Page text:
Americans planning to travel from Nepal to Tibet should be aware that Chinese authorities strictly regulate such trips. Additional information is contained in the Consular Information Sheet on China.
Travelers can also contact the U.S. embassy in Kathmandu for current information on the status of border crossing points.
In March 1995, a shuttle carrying employees of the U.S. Consulate General in Karachi was attacked by unknown assailants. Two American employees were killed. As of June, 1995 the State Department had no knowledge of any specific credible threats to U.S. citizens. However, all travelers are urged to exercise prudent security precautions. Sectarian and factional violence has increased in Pakistan. Karachi remains the center of politically-motivated killings. During the Islamic religious observances of Ramadan and Moharram (the exact date for each holiday varies each year), sectarian rivalry and violence often increase.
A visa must be obtained before arrival; travelers should specifically request multiple-entry visas, and must obtain an exit permit if they stay more than 30 days. Pakistan is an Islamic country, and visitors must respect Islamic standards of behavior. Travelers (especially women) should dress modestly, i.e., wear clothes with high necks and long sleeves and not wear shorts. Women are advised not to travel alone in rural areas. The import, manufacture, and consumption of alcohol or drugs are strictly forbidden. Major hotels have special rooms where non-Islamic foreigners may buy and drink alcoholic beverages. In March, 1994 legislation was passed which made drug trafficking punishable by death.
A special permit is required for travel to the tribal areas bordering Afghanistan, including the Khyber Pass, and to Azad Kashmir. Persons traveling to restricted areas without a permit are subject to arrest. Onward overland travel to India is difficult because of border crossing restrictions.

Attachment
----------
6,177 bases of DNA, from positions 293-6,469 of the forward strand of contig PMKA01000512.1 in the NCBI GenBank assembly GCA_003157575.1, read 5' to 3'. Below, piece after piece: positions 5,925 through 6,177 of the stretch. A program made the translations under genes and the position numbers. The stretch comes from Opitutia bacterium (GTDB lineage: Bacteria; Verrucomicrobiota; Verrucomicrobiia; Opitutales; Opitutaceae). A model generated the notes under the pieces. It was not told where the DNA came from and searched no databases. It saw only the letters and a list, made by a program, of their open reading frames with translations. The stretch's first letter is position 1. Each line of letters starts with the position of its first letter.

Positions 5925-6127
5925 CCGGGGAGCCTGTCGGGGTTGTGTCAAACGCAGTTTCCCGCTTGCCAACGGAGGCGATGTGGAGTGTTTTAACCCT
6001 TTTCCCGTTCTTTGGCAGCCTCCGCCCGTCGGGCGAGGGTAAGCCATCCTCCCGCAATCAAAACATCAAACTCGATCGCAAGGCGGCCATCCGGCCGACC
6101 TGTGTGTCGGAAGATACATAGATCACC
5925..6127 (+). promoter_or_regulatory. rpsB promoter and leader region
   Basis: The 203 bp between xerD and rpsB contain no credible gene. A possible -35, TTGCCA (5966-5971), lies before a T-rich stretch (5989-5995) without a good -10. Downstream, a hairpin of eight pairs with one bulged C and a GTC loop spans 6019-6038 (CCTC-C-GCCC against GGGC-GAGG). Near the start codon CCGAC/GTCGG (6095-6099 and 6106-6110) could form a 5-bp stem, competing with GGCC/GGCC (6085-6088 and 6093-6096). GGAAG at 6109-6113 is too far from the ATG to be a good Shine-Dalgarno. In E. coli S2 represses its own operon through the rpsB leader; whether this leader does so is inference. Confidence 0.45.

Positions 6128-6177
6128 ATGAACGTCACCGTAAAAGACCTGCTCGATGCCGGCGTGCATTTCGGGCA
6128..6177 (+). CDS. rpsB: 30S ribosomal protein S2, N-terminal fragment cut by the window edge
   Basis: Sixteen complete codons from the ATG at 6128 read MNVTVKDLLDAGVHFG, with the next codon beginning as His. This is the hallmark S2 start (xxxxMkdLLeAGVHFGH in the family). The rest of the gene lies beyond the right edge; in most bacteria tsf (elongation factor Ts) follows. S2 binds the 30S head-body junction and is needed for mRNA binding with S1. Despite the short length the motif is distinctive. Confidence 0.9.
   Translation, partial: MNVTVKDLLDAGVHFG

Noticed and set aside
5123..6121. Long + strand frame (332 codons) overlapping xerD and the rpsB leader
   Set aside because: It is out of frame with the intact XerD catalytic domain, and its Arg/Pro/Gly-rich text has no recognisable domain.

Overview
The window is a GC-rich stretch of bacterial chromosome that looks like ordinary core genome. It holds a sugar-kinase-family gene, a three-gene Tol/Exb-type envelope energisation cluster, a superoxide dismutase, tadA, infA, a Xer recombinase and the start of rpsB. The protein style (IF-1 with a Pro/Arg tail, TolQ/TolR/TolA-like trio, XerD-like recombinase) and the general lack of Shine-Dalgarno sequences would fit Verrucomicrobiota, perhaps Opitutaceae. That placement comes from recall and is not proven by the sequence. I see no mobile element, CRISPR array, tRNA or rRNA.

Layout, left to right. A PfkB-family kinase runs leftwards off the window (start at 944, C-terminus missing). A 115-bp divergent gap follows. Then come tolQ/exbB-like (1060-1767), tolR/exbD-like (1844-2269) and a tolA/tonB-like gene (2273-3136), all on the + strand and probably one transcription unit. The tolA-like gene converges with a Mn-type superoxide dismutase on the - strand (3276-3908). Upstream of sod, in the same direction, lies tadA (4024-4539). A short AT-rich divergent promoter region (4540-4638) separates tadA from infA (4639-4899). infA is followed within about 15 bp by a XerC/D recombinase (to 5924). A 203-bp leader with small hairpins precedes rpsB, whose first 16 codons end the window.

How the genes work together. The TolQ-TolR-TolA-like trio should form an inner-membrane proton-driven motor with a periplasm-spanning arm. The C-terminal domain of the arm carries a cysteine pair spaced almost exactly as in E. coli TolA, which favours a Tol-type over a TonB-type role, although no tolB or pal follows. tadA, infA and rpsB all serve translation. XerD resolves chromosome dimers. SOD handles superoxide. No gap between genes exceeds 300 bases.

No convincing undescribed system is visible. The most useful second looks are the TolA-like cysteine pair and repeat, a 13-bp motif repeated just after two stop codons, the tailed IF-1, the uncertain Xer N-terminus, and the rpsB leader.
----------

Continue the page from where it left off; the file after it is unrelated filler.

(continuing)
Major cities in Pakistan are safe for tourists, but travel to remote rural areas, especially in Baluchistan, Sind, and the Northwest Frontier Province is not recommended. Security conditions vary; some areas are only considered safe for daytime travel in groups. Because the security situation can change with little warning, visitors should check at U.S. embassy in Islamabad or the nearest U.S. consulate for up-to-date travel information.
The insurgency of Tamil separatists against the government in Sri Lanka (formerly Ceylon) has caused tension and violence within the country. For this reason, the Sri Lankan defense regulations restrict travel to much of the island's northern area. Areas such as Wilpattu and Galoya National Parks are considered especially unsafe. There have been isolated incidents of violence in other parts of Sri Lanka, including Columbo. Because public transportation has often been targeted by terrorists, travel on trains and public buses should be avoided. Travel to the major tourist sites in the southern and western parts of the island has usually been safe. However, security conditions throughout the country can change with little warning, and travelers should get current information from the latest travel advisory or from the U.S. Embassy in Colombo. No visa is required for a tourist stay of up to 90 days.
Medical facilities in Sri Lanka are limited. Malaria is prevalent in many areas outside of Columbo.
Excerpted from:U. S. Department of State, Bureau of Consular Affairs. Department of State Publication 10266. Revised June, 1995.